So it’s kind of crushing to see a representative of the partner who most connects to businesses castigate social media out of hand. John Lamb’s piece in the Post is atrocious. At the end of the piece it says: “John Lamb’s views are not necessarily those of Birmingham Chamber of Commerce.” As I say on my own About page, I use the same head for work as I do everywhere else. My personal views are wrapped up in my work views. If I’m expressing a disappointment here on my personal blog then that’s how I’ll be feeling next time I go to a meeting with Birmingham Chamber.

Actually, I know the Chamber is taking an active interest in new digital tools, which is great but having a key representative take such umbrage to their use just makes my job that much more difficult and that much more disheartening.


Birmingham Post column – sporting data

Sometimes the column I write for the Birmingham Post materialises online – other times it doesn’t. When it doesn’t (not sure why it doesn’t) I’ll reproduce here (although newspaper columns are such a different tone to posts on blogs).

This one was a version of the presentation I gave at wxwm2 the other week:

‘Mileage data to Inspire’
Published Monday 6th July (hey, that was my birthday!).

“Years that end in odd numbers usually make for dull sporting summers as the Olympics and the major footballing tournaments only occupy the even numbered years. However, as well as annual tournaments such as Wimbledon we do have a World Athletics Championship and The Ashes to look forward to this summer.

But given how concerned the government are with obesity levels it’ll take more than the sight of a group of blokes throwing balls at each other to persuade a nation of sport-loving couch potatoes to do something about their own health and wellbeing

All the data tells us we’re fat and we’re getting fatter. In fact not only are we fat but our kids are fat and even our pets are fat. Given the state of the economy the only thing that isn’t fat is our wallets. So what’s the approach taken to deal with this? It’s simple – an advertising campaign to remind us how fat we are that goes out of its way to blame computer games and television as the main culprits.

I’m not denying that the Change for Life campaign hasn’t persuaded some people to get off their backside but there’s so much already happening that we could celebrate rather than just play a familiar blame game. Take running for example. On any random weekend there are about 50 organised amateur races happening around the UK with about 50,000 – 100,000 runners taking part. In total that’s up to a million kilometres covered. And that doesn’t even include all the people just running by themselves for training or those running around Sunday league football pitches.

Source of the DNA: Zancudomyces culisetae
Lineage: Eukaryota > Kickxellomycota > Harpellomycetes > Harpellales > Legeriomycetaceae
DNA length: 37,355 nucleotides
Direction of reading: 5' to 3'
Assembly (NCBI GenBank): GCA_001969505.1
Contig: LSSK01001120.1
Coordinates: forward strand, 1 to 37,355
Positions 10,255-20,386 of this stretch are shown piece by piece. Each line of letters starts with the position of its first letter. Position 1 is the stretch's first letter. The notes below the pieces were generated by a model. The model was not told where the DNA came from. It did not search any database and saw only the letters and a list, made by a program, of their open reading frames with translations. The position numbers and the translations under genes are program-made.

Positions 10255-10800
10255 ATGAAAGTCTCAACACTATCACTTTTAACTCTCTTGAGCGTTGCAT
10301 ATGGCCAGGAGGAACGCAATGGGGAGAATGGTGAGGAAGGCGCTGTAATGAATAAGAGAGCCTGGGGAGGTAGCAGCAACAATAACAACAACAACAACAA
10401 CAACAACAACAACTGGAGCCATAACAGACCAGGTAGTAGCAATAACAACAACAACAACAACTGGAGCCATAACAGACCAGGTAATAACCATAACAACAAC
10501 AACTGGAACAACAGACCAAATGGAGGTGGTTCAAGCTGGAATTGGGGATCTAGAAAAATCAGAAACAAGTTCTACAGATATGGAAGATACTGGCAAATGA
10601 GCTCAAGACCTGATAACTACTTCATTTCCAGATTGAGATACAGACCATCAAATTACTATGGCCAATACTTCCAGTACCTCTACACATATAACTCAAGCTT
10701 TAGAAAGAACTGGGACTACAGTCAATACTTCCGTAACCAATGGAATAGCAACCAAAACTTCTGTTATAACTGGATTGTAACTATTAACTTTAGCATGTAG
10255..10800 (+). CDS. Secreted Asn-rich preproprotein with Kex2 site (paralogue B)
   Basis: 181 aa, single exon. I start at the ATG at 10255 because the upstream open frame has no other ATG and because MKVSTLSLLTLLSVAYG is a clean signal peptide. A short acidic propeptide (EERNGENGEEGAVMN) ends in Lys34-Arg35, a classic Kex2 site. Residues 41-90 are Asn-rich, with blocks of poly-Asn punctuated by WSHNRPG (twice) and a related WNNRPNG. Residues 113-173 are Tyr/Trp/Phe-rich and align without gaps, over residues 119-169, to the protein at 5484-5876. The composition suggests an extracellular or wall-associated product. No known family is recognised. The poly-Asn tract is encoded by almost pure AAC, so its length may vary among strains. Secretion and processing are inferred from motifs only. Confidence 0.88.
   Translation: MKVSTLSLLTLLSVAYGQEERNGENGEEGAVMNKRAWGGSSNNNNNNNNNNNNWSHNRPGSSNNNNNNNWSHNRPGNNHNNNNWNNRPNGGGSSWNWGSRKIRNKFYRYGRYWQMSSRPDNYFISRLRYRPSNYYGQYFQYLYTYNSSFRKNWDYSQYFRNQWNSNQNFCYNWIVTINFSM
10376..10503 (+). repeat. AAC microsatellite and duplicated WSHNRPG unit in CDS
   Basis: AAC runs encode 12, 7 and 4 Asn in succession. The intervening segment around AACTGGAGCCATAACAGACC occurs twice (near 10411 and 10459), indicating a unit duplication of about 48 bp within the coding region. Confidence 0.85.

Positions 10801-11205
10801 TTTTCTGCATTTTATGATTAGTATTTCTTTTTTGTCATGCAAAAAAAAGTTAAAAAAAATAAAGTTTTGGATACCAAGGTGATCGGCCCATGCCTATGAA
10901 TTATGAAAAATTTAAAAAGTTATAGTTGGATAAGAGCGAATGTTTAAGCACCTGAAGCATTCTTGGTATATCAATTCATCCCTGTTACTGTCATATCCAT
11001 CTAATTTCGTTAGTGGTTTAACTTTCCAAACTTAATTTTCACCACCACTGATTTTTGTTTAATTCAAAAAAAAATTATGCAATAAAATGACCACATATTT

Many runners use GPS watches or other devices to track routes and record mileage. Now imagine all that mileage data gathered on a single map – a map that instead of sending a dour message about our laziness would celebrate ordinary citizens’ everyday sporting activity. What a powerful message that would be that might inspire others to join in.

We’ve got an Olympics coming up in 2012 and so far the only mass participation angle seems to be focused around the Cultural Olympiad. Nothing wrong with that but amateur sport is something that gets overlooked too often. It’s a shame as it’s got the mass participation thing down to a tee in a way the arts can only dream about.

So why not badge up Sunday morning football games as ‘inspired by 2012’. Have every jogger blog, tweet or map their runs as part of a national celebration of sporting engagement leading up to 2012. A digital campaign that visualises mass participation could inspire us all to get off our backsides.”

West Midlands Media Top 100

This was going to be quietly shuffled off to my delicious links but I thought it worth a few extra words.

The North West has a Top 100 people in the Media in the North West list. It comes out of a site that was new to me called How-do (sub-headed: News, opinion and resources for the North West media industry). In terms of keeping up with who’s who and what’s happening in the media in that part of the country How-do is actually a very useful site. Makes the place seem vibrant and busy and connected (which of course is probably how it is).